Hands On with the Samsung Galaxy Watch
Samsung debuted a new smartwatch in Brooklyn called the Galaxy Watch. This Tizen-based wearable has a classier air about it when compared to last year's Gear S3. Here are our first thoughts about Samsung's latest smart device.
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Samsung surprised attendees of its Unpacked 2018 event in Brooklyn when it unveiled the Galaxy Watch, a new wearable. This addition to its smartwatch lineup focuses on a classier style, rather than a sporty style.
The Galaxy Watch comes in two size, 42mm with a 1.2-inch screen and 46mm with a 1.3-inch screen. The difference in size is palpable when you put the two watches next to one another. Both screens feature 360 by 360 resolution and rely on Samsung's AMOLED technology. They are dazzlingly bright. I was impresses by home much content fits on the screen of the 46mm size.
The chassis is made from metal and comes in black, silver, or rose gold. I like the thickness and sturdiness of the materials. The Watch features Samsung's signature rotating bezel, which is used to control the user interface. Samsung did a great job in designing this concept and the new Watch has a refined action when rotating the bezel. I like the individual clicks and how they correspond to the UI moving one step at a time. The bezel feels well made.
The bottom of the Watch is made from a combination of plastic and metal. There's an obvious sensor in the middle to detect your heart rate. The Watch charges wirelessly, so the necessary components are located on the bottom.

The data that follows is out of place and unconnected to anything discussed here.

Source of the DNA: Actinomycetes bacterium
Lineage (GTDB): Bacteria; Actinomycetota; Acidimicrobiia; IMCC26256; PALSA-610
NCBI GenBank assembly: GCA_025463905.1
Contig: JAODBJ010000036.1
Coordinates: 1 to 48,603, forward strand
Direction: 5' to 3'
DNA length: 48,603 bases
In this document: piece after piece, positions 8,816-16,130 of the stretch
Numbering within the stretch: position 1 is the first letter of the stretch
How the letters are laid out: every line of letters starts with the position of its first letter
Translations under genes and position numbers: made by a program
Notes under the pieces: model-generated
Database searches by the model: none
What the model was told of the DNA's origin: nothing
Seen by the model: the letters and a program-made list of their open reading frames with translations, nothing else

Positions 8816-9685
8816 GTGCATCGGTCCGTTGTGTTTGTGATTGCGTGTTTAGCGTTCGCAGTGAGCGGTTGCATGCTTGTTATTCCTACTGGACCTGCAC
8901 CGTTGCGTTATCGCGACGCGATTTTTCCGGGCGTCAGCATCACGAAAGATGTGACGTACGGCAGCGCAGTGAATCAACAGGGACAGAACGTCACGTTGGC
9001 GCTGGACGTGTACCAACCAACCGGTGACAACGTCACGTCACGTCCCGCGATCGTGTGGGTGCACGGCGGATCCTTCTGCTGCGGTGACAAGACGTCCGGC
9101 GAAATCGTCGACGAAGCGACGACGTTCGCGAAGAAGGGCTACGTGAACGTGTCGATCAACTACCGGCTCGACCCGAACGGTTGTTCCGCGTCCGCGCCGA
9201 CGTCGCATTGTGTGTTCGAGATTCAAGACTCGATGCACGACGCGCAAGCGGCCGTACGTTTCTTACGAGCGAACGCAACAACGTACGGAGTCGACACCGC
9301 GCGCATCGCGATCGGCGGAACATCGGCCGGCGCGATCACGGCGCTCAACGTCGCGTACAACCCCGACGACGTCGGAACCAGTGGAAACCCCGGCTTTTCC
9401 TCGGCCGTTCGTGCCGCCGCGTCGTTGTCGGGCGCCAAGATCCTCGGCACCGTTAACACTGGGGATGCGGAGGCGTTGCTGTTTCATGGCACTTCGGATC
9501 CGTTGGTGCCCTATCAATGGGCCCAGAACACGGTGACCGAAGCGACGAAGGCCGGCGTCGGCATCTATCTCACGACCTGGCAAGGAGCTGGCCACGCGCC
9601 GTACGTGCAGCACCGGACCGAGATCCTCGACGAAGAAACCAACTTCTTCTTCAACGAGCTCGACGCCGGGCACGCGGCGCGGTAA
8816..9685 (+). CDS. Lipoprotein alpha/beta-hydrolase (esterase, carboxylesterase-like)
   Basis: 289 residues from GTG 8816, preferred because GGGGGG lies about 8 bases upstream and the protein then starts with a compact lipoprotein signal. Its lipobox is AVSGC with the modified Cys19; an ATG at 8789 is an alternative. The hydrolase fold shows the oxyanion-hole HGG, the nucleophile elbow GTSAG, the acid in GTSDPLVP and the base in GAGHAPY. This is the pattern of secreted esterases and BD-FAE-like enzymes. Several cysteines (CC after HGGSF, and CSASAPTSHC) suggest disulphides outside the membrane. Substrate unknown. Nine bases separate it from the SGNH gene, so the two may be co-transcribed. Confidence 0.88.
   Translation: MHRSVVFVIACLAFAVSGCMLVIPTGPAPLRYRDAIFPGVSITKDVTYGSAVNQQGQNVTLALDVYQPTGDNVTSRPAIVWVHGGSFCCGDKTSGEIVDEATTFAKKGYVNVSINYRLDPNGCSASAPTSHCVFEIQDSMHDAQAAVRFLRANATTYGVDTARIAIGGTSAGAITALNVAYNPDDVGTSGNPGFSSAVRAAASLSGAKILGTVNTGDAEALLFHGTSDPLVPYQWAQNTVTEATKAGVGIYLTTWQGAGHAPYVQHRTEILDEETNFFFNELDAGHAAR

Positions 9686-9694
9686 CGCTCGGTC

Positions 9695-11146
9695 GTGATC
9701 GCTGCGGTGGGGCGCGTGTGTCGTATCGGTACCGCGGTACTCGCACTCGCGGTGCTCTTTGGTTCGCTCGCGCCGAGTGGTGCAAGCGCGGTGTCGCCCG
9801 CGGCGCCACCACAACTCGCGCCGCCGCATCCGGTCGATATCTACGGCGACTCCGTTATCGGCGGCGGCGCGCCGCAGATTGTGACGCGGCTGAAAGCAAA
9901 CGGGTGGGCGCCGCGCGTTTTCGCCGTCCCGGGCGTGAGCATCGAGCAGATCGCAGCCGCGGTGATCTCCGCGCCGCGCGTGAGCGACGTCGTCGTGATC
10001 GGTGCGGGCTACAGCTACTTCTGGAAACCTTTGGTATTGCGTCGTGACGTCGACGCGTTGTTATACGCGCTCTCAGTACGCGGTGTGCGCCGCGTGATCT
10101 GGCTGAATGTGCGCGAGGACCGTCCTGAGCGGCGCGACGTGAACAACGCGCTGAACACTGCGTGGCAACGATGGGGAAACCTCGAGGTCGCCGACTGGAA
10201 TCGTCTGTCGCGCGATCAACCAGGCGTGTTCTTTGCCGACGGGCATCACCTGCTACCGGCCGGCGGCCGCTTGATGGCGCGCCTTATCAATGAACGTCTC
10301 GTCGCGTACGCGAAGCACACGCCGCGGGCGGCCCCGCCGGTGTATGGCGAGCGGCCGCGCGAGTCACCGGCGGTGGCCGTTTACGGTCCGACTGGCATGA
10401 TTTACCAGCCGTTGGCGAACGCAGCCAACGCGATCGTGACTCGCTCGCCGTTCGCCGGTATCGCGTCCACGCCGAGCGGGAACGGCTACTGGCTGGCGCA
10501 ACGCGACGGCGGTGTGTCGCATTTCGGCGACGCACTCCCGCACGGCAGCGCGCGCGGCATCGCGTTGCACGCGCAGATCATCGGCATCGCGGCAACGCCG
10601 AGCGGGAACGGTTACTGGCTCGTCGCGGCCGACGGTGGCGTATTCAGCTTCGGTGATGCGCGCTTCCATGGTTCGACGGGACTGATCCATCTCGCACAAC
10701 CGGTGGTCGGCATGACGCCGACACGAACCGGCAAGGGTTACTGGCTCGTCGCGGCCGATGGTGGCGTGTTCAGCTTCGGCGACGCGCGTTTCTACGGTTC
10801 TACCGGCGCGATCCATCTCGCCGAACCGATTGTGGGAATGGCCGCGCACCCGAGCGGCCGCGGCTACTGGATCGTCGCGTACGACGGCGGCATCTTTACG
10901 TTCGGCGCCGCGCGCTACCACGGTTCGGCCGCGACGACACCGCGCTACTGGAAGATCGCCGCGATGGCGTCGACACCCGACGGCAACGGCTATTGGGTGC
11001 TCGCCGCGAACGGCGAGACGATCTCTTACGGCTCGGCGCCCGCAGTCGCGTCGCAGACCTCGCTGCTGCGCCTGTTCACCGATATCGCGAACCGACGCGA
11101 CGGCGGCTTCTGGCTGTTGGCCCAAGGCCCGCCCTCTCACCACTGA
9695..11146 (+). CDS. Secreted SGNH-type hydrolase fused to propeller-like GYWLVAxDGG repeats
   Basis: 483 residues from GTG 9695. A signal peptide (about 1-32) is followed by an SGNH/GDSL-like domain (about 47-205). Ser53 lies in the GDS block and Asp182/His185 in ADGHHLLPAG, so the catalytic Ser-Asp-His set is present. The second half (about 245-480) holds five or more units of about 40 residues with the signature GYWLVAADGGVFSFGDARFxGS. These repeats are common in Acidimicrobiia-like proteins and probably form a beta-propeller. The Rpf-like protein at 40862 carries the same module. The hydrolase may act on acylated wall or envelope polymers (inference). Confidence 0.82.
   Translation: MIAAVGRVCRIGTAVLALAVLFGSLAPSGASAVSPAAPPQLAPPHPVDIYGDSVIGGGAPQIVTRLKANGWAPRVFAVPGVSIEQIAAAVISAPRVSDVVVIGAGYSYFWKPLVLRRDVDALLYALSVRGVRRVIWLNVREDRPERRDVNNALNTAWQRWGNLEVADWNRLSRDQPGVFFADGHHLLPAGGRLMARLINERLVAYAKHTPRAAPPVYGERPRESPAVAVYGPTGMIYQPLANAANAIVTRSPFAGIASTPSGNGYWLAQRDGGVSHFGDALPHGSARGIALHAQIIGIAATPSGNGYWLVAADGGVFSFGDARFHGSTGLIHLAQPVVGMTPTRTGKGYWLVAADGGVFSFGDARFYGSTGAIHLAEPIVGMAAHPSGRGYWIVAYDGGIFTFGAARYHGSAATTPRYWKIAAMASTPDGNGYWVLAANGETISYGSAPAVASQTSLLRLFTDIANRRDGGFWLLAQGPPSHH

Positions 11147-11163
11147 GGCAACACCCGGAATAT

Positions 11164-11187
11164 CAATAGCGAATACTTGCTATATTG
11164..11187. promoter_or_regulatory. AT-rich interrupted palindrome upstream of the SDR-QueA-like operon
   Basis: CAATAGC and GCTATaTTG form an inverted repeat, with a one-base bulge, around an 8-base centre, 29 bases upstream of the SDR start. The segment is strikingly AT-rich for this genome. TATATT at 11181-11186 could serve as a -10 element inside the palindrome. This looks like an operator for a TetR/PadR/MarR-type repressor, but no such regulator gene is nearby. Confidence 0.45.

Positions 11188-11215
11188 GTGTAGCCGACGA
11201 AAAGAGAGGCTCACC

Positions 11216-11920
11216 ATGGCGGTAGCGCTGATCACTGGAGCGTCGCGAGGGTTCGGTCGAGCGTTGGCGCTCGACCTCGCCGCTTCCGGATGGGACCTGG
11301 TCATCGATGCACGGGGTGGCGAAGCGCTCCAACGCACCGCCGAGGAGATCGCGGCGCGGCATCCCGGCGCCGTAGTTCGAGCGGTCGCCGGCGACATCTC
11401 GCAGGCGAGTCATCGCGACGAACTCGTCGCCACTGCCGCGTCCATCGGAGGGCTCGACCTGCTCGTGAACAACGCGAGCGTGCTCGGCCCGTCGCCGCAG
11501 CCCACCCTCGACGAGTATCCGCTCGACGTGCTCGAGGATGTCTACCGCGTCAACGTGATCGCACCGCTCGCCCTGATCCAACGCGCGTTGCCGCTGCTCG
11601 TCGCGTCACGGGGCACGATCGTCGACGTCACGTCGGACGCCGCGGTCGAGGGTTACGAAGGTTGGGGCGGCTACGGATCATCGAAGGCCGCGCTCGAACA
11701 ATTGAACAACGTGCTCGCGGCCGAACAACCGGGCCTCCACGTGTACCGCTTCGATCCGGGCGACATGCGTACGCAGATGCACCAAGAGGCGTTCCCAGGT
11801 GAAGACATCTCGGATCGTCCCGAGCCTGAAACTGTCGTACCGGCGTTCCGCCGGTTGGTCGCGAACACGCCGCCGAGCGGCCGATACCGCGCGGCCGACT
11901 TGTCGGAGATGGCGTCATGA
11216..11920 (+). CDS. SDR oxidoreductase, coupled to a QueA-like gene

Two buttons adorn the right edge of the Watch. These are large and easy to located by feel. The action felt pretty good. No buttons are on the left side.
The 42mm Watch accepts 20mm bands, and the 46mm watch accepts standard 22mm bands. Samsung says it offers dozens and dozens of its own bands, though the 46mm size is compatible with any standard band. The sample bands on hand were all cheap-feeling vinyl that I didn't care too much for.
The Tizen operating system has been given a coat of fresh paint. There's a new shortcut screen that you can load with your favorite apps. Other than that, the rotating UI works as it has on older Samsung Tizen watches. The UI was smooth and fast.
Samsung says the battery will last for about 80 hours, or two to three days. The 46mm watch has a larger 424mAh battery, while the smaller 42mm watch has a 270mAh battery. Samsung took care to tune the Exynos processor to provide the best mix of performance and battery life. All models include 4 GB of storage. The Bluetooth-only model offers 768 MB of RAM, while the LTE variant offers 1.5 GB of RAM. Speaking of LTE, Samsung says the Watch is compatible with a wide number of LTE networks around the world. AT&T in the U.S. has already said it will support the Galaxy Watch.
The Watch goes on sale August 24, the same day as the Galaxy Note9. The Bluetooth model costs $330 and the LTE model costs $350. If you're a Samsung fan, the Galaxy Watch is a fine companion to its phones.
Samsung today announced several new wearables at IFA. They include the Gear Sport smartwatch, the Gear Fit2 Pro fitness band, and the Gear IconX 2018 wireless earbuds.
Aug 30, 2017
Samsung today introduced the Gear Sport smartwatch. The watch includes a 1.2-inch OLED display and measures 42.9mm, which Samsung says should fit most people well.
Oct 12, 2017
Samsung today said its Gear Sport smartwatch and Icon X 2018 headphones will be available for pre-order starting October 13, with general retail availability to follow October 27. The Gear Sport, a fitness-focused smartwatch that runs Samsung's Tizen platform, costs $299.99.
Oct 3, 2018
LG today announced the W7, a unique, hybrid wearable that combines certain aspects of regular watches and smartwatch. LG says the watch was developed with the help of Swiss watchmaker Soprod SA, meaning it has a traditional design with a chrome bezel and support for standard 22mm straps.
Will it work with non-Samsung phones?